Brown, J.S. (1999). Learning, working, and playing in the digital age. Online at:

Brown, J.S. (2006). New learning environments for the 21st century: exploring the edge. Change, September/October, 18-24

Deleuze, G. & Guattari, F. (2004). A thousand plateaus: capitalism and schizophrenia, trans. Brian Massumi, Minneapolis: University of Minnesota Press, 1987 (originally published as Mille plateaux, Paris : Éditions de minuit, 1980).

Ferguson, R., Barzilai, S., Ben-Zvi, D., Chinn, C.A., Herodotou, C., Hod, Y., Kali, Y., Kukulska-Hulme, A., Kupermintz, H., McAndrew, P., Rienties, B., Sagy, O., Scanlon, E., Sharples, M., Weller, M., & Whitelock, D. (2017). Innovating Pedagogy 2017: Open University Innovation Report 6. Milton Keynes: The Open University, UK.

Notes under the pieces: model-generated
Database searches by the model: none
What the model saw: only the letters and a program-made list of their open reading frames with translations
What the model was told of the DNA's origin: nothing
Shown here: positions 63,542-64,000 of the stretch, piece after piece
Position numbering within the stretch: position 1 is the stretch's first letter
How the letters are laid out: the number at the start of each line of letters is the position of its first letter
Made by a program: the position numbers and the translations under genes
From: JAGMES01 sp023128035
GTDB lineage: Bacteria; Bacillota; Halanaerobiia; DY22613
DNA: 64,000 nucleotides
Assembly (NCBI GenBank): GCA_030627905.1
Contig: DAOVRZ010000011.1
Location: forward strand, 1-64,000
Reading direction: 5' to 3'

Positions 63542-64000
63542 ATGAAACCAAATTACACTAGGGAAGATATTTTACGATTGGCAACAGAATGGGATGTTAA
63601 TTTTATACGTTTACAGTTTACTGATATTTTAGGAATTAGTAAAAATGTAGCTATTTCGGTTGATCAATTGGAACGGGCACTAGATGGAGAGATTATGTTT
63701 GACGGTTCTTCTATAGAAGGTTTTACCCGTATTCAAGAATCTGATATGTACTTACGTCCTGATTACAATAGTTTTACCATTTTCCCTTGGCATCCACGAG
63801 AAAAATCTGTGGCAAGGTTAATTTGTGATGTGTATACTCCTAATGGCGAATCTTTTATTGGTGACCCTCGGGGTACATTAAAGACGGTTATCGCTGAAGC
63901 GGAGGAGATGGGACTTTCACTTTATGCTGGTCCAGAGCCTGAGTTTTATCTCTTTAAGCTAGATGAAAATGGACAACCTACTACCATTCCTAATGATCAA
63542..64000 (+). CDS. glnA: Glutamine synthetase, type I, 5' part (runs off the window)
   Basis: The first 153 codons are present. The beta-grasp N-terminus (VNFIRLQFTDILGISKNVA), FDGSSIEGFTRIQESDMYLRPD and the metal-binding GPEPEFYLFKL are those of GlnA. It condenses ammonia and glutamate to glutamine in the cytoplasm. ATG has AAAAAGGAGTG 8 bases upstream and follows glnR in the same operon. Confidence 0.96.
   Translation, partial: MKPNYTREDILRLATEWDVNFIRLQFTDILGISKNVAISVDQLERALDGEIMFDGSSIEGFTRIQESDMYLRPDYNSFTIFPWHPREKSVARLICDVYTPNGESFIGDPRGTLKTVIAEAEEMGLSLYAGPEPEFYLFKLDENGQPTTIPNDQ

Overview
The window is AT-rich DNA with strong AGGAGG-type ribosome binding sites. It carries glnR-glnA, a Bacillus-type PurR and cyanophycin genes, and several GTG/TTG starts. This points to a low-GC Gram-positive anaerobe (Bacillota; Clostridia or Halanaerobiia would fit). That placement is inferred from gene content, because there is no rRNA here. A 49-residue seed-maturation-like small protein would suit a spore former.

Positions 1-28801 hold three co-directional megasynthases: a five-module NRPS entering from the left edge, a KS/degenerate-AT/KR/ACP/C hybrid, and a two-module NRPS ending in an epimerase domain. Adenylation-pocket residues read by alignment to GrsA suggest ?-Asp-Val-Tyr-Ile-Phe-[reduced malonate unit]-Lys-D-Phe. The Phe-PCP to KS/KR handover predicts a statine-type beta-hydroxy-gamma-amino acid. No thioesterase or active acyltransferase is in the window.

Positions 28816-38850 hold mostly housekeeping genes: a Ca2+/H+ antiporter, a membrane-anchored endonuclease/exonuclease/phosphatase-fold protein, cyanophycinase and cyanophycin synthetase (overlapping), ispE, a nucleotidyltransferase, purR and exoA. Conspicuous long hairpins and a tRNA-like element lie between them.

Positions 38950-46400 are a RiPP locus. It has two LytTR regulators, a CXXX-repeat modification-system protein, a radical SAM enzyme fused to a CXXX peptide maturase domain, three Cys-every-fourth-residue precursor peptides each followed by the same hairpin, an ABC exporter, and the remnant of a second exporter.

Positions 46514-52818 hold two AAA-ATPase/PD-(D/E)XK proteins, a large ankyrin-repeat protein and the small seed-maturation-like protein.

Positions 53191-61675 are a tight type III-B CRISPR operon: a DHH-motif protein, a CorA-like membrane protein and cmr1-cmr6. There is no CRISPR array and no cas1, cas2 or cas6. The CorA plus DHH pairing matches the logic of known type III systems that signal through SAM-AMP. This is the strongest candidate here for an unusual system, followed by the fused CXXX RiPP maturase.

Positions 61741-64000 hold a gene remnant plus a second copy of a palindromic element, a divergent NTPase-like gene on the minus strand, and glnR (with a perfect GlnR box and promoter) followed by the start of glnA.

About Andrew Middleton

NTF, PFHEA, committed to active learning, co-operative pedagogies, media-enhanced teaching and learning, authentic learning, postdigital learning spaces. Key publication: Middleton, A. (2018). Reimagining Spaces for Learning in Higher Education. Palgrave.
This entry was posted in Academic Innovation, Active Learning, Assessment & Feedback, Belonging, Digital Placemaking, Learner Engagement, Literacies and Intelligence and tagged , , , , , , , , , , , , , , , , , . Bookmark the permalink.